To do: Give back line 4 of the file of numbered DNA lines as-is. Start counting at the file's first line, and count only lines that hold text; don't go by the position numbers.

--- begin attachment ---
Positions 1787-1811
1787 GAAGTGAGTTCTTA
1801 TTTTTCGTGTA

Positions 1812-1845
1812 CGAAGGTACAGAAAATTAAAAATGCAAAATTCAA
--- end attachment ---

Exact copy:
Positions 1812-1845